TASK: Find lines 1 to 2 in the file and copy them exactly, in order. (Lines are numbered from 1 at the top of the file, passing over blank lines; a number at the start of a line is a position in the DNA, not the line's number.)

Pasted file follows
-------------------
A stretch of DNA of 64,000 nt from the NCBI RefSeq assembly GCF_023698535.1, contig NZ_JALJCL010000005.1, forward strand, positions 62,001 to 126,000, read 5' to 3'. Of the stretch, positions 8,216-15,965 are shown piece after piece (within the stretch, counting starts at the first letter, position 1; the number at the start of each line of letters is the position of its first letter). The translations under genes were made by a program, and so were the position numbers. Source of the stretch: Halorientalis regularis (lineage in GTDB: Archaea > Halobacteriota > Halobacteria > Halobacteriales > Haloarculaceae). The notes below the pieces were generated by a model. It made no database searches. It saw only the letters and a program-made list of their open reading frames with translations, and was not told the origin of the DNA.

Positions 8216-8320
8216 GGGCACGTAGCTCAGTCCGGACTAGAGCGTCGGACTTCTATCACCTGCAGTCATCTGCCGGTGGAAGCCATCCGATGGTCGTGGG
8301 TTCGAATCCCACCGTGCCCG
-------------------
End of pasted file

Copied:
A stretch of DNA of 64,000 nt from the NCBI RefSeq assembly GCF_023698535.1, contig NZ_JALJCL010000005.1, forward strand, positions 62,001 to 126,000, read 5' to 3'. Of the stretch, positions 8,216-15,965 are shown piece after piece (within the stretch, counting starts at the first letter, position 1; the number at the start of each line of letters is the position of its first letter). The translations under genes were made by a program, and so were the position numbers. Source of the stretch: Halorientalis regularis (lineage in GTDB: Archaea > Halobacteriota > Halobacteria > Halobacteriales > Haloarculaceae). The notes below the pieces were generated by a model. It made no database searches. It saw only the letters and a program-made list of their open reading frames with translations, and was not told the origin of the DNA.

Positions 8216-8320